We also assessed the consistency of ocular parameters measurements by different operators and the consistency of diagnosis of main ocular diseases by different ophthalmologists, as shown in Table 4. Specifically, IOP measurement, visual acuity measurement, and subjective refraction measurement were done by more than two operators, thus there were more than one pair of ICCs for each ocular parameter. However, all ICCs were 0.80 or above. Besides, the diagnosis of main ocular diseases including glaucoma, AMD, and DR achieved good consistency between ophthalmologists too, the Kappa coefficients were 0.69 or above.
In conclusion, on almost every aspect, the dead group were statistically different from the loss to follow-up group and the follow-up group. However, between the loss to follow-up group and the follow-up group, there was only difference on age, gender, BMI, systolic blood pressure (SBP), and SER, we believed that there was a low-risk of large loss to follow-up bias. Besides, we believed that the data of HES was of good quality, which was qualified for subsequent studies.
HES was an epidemiological cohort study for the rural Chinese population in northern China. It would provide data on the incidence and risk factors of blindness, low vision and major eye diseases. Various normative data for the rural Chinese adult population would also be obtained from this study.
Comparison among three groups on demographic information, medical history, anthropometric indicators, behaviors, and ocular parameters was done in this study. Difference between the subjects lost to follow-up and the subjects followed-up might cause bias to the study, sadly there was indeed difference in age, gender, BMI, SBP, and hypertension history. However, it was explainable because in our study there were 929 subjects lost to follow-up in total, among which 496 (53.4%) were at work. Obviously, younger and male villagers were more easily to find a physical job. As to BMI, although there was a statistical difference between the subjects followed-up and the subjects lost to follow-up, the difference between 24.55 and 24.40 kg/m2 was quite small in clinic. A lower SBP and a lower proportion of hypertension history of the subjects lost to follow-up was also reasonable, after all, more than half of the subjects lost to follow-up went out for work, they tended to have a healthier body. SER was an important ocular parameter, and the reason why SER of the subjects lost to follow-up were statistically lower than that of the subjects followed-up was unclear.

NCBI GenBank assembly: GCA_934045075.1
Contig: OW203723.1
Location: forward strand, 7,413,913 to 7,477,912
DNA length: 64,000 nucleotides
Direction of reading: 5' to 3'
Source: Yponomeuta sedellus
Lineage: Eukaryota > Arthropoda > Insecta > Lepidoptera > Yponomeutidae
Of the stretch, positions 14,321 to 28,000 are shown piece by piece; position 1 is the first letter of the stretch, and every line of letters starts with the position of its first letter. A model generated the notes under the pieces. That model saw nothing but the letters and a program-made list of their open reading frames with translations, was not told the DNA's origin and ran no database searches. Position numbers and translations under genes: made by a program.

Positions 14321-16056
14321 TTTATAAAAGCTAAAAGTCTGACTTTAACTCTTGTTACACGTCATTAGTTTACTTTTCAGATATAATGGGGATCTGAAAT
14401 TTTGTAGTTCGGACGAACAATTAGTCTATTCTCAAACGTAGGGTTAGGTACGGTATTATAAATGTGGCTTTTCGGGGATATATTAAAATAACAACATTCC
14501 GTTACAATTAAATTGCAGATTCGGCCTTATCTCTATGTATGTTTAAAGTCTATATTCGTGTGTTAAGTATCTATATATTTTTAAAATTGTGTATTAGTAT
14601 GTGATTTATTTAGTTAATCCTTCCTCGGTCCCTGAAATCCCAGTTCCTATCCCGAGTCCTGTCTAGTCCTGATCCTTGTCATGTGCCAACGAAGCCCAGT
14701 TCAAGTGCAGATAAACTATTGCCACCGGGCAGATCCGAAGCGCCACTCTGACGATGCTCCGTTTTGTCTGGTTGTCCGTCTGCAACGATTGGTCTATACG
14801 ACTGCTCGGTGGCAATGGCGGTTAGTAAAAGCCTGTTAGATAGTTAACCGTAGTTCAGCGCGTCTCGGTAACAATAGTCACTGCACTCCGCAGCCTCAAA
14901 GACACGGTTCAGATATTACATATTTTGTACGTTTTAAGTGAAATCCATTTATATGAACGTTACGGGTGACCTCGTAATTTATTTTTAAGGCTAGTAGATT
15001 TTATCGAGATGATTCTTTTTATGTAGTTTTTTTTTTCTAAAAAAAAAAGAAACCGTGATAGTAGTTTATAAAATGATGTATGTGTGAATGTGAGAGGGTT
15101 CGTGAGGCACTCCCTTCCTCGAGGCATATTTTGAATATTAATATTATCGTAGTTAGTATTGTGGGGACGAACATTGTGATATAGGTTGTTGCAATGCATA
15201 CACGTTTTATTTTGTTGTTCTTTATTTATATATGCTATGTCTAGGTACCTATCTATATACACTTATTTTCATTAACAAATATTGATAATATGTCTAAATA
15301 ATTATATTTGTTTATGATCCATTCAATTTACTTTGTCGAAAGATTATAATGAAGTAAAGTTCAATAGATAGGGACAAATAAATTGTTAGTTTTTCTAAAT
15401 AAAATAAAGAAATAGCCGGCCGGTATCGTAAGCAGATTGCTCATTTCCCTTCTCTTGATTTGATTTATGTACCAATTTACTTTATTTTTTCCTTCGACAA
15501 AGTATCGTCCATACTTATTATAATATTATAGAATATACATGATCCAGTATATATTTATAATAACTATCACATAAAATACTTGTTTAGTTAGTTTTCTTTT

In conclusion, for HES, a higher incidence of age-related ocular diseases like cataract, AMD, and so on would be calculated due to that there was a higher proportion of young people in the subjects lost to follow-up. However, since that there was no statistical difference in BCVA, IOP, CCT, and AL, which were very important ocular parameters, we believed there was a low-risk of loss to follow-up bias. Subsequently, HES would reveal the cumulative 6-year incidence, progression, risk factors of major ocular diseases and 6-year death risk of rural Chinese adults.
We admitted that there were some limitations of the HES follow-up. Firstly, the subjects were all aged 36 years or above, thus there would be no finding on young adults. Secondly, the gonioscope examination was not performed for all subjects, thus we could not distinguish angle-closure glaucoma and open angle-closure glaucoma. What's more, given that the sample size estimation was based on a prevalence of 2% of main ocular diseases, for some low-prevalence or low-incidence ocular diseases such as macular retinoschisis and so on, the sample size was not enough to carry out a research. However, HES achieved a high follow-up rate, the questionnaires and scales were of good reliability and validity, measurements between different operators, as well as the diagnosis made by different ophthalmologists, were of good consistency, we believed that data of the scales and ocular examinations were of good quality.
This study was supported by the grants from the Ministry of Science and Technology of China (No. 2007CB512201), and from the Key Technologies R&D Program.
Conflicts of interest